Her Insta: Fine art. Literally. It is totally easy to keep up with what she is doing.Your SGA president deserves a follow. Check out the Ravenscroft SGA Instagram at @RAVENSCROFTSGA.
@NEVARMOREONLINE The Nevarmore has an Instagram! Keep up to date on school events, spirit days, sports, and more. Hippie Day- Daniella Solovay, ‘15, Haley Gardner, ‘15, and Liz Gulden, ‘14 get in touch with their natural side. Powderpuff- The Junior girls pose for a quick pic before the powderpuff game. Homecoming Pep Rally- Boy/girl pairs from grades 6-12 and faculty lined up for a cheese puff and shaving cream beard contest.
Article, Page layount and Pictures from the @NEVARMOREONLINE Instagram: Photography by Emi Myers ‘16
Student Teacher Twinning! Fonz strom
Connor Irey, ‘14
Billy Chissoe, ‘17
Computer Science Instructor
Haley Gardner, ‘15
Tiger Harris, ‘15
Caroline Hansen, ‘15
Head of Upper School
Angela Santucci Fine Arts Instructor
Michael Erikson, Math Instructor
Travis Schafer, ‘15 Photos by LifeTouch
Photos by Ally Bonavita
Riddle Me Raven Cartoons by: Axel Barth ‘15
RIDDLE: What has to be broken before it can be used?
RIDDLE: What month has 28 days?
ANSWER: All of them
RIDDLE: What word means “to the point” and also “not pointed”?
RIDDLE: What goes up but never comes down?
ANSWER: An egg
RIDDLE: Which word keeps the same pronunciation when you take away the last four letters?
RIDDLE: When can you add 2 to 11 and get 1 as the correct answer?
ANSWER: Add two hours to 11:00 and you get 1:00
Meet Me in St. Louis
Photos by Rodger Israel
A Glimpse of the First Quarter
to go to
uestions thletes Name Here
Senior Quarterback/Kicker: Jamie Herakovich N: Who are your favorite
JH: My younger brother Cooper
JH: George Strait and Alan Jackson N: What are your pregrame rituals? JH: Go to the training room and get ready N: What do you eat before games? JH: Jersey Mikes N: Who is your inspiration?
(6 years old)
N: Gatorade or powerade? JH: Gatorade! N: Favorite verse? JH: *Christian* - “With men this is
impossible; but with God all things are possible. Matthew 19:26”
Morgen McCreedy, ‘14 N: What is your favorite
MM: setting/setter (only
MM: Undecided N: Favorite music? MM: Country
N: What is your pre-game
ent off the court but on the court we are very close and really enjoy being around each other. Very cohesive.
Do you want to play volleyball in college?
N: After college goals? MM: Physical therapist N: Something no one
MM: nothing specific N: Does your team mesh N: Gatorade or Powerade? well? MM: We get along very MM: Gatorade
knows about you?
MM: I am an open book!
well, of course we are differ-
George Reddin, ‘14 N: What position do you play?
GR: Left center back N: Whats your favorite soccer memory?
GR: Beating Charlotte
Latin my junior year in the state tournament
N: How do you feel your team is doing overall?
GR: I think we’re doing pretty well, our record is good. but we can do better
N: Any superstitions? GR: Half a bagel (pop-
pyseed) with lite spread of cream cheese, put shinguards on right before game.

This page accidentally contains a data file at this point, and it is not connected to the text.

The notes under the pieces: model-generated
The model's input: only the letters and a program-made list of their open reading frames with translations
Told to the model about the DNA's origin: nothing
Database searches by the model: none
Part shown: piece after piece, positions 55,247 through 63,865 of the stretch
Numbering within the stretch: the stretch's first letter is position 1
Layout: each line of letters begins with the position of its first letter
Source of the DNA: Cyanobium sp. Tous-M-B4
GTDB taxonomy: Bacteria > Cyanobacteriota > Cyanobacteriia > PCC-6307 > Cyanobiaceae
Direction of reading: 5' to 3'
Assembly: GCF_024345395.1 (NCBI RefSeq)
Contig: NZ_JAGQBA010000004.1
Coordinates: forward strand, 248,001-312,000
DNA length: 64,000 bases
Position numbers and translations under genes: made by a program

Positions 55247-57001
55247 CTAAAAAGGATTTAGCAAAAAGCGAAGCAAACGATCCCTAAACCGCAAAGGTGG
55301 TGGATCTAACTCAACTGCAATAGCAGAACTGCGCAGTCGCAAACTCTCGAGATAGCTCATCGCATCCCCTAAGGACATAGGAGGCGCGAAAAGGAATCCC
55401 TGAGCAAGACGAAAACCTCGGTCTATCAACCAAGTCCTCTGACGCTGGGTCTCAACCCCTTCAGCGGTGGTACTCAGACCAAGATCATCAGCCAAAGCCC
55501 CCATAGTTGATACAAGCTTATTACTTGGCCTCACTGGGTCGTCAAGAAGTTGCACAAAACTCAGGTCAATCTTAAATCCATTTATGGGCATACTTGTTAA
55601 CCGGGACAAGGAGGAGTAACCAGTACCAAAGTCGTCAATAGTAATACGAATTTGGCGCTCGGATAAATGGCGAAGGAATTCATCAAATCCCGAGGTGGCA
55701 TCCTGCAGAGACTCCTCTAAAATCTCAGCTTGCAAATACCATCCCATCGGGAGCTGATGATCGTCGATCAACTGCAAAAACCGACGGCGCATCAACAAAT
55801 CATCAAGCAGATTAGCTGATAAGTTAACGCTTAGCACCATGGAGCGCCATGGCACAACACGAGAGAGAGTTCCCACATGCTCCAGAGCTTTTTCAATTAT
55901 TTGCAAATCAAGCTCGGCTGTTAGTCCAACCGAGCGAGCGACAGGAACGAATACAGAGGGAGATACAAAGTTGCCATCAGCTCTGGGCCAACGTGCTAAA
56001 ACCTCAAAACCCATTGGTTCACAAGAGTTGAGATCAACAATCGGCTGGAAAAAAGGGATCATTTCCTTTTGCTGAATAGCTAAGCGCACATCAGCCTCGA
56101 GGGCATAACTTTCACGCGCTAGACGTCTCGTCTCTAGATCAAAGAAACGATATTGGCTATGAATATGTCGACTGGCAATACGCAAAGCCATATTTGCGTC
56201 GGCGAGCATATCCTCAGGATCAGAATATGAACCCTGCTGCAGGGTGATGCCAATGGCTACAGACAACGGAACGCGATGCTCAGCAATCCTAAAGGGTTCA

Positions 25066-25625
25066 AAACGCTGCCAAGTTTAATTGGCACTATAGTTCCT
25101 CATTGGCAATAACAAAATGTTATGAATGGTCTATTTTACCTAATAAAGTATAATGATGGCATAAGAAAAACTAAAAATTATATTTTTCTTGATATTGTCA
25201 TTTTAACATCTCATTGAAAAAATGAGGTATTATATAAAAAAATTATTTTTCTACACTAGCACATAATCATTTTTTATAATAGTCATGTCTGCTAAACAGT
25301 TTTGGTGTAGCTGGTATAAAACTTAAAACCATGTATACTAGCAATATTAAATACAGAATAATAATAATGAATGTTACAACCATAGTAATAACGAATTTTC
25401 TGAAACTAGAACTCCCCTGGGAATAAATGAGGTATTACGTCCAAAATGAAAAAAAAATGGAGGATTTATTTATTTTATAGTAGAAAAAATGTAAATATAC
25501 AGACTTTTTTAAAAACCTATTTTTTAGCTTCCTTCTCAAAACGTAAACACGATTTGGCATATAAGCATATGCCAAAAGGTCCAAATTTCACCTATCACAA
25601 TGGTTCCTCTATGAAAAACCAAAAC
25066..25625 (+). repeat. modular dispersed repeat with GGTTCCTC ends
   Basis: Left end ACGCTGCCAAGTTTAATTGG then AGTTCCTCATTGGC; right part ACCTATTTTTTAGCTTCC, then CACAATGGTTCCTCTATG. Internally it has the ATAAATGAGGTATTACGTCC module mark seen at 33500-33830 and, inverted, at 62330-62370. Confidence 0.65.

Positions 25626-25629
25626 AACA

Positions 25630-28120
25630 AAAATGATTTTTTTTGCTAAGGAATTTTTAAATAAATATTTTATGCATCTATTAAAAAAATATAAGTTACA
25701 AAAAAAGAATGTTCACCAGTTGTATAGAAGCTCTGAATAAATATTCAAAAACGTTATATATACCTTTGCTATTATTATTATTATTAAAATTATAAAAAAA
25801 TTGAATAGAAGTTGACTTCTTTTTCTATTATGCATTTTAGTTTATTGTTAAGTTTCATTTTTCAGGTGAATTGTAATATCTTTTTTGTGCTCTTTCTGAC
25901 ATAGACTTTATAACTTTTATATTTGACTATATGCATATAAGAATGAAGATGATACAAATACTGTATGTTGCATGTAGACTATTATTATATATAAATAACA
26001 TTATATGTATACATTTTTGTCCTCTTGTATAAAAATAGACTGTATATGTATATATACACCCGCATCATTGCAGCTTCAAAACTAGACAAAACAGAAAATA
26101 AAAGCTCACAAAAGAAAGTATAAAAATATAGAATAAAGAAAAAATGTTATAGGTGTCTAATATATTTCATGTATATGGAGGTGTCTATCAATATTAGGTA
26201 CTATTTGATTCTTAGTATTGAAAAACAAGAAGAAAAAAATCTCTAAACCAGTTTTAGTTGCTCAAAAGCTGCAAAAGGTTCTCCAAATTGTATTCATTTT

N: Favorite soccer team? GR: UNC, Wake Forest, Virginia Tech, and GR: Borussia Dortmund Clemson, South Carolina N: Inspiration? N: What do you like to do GR: Zlatin Ibrahimovich in your free time? N: How old where you GR: “I’m the best FIFA
N: Favorite music? when you started playing GR: 2 Chainz soccer? N: Powerade or Gatorade? GR: 3 years old GR: Gatorade, it’s better N: After college? N: Nike or Underarmor? GR: Probably not in college GR: Nike N: Top 5 colleges?
player in my grade” (better than David Silver) and I like to chill.
N: Who is your biggest rival?
GR: Durham Academy and favorite team to play is Gibbons
Varsity Team: Post Season Varsity Boys Soccer The team was able to make it to the quarterfinals of the state playoffs before losing to Charlotte Country Day 2-1. They finished the season with a record of 14-5-1.
Varsity Girls Volleyball The team passed through the quarterfinals and lost to Covenant Day in the semifinals. They finished the season with a record of 25-5. Above: The team poses with their trophy after winning the tournament at North Raleigh Christian Academy.
Varsity Cross Country Both guys and girls teams made it to the state playoffs. The guys team ending in 11th place, and the girls in 4th with a nearly undefeated season. Sophomore, Maddy Ringenbach (pictured on the left), placed 4th at the state level. On left: Maddy Ringenbach, ‘16, finishes strong. On right: The Cross Country teams being recognized at halftime of the football game on Fan Night.
Varsity Girls Field Hockey
The team made it through the first round before losing to Charlotte Country Day 3-1. They finished the season with a record of 8-11. On left: Hattie Gale, ‘15 dodges around her opponent. All photos by Dr. Watters
Avery Edwards: USA Mel Broughton
Ravenscroft senior tight end Avery Edwards was selected to represent the United States U-19 football team to compete against the U-19 Canadian team in the International Bowl, which features just 50 of the top student-athletes in the country. The game is scheduled to play on February 7th, 2014 in Texas.
School Records Set: Career Total of 2,067 Receiving Yards Avery Edwards, ‘14, carries the flag as the team storms the field ready to compete.
Career Total 25 Touchdowns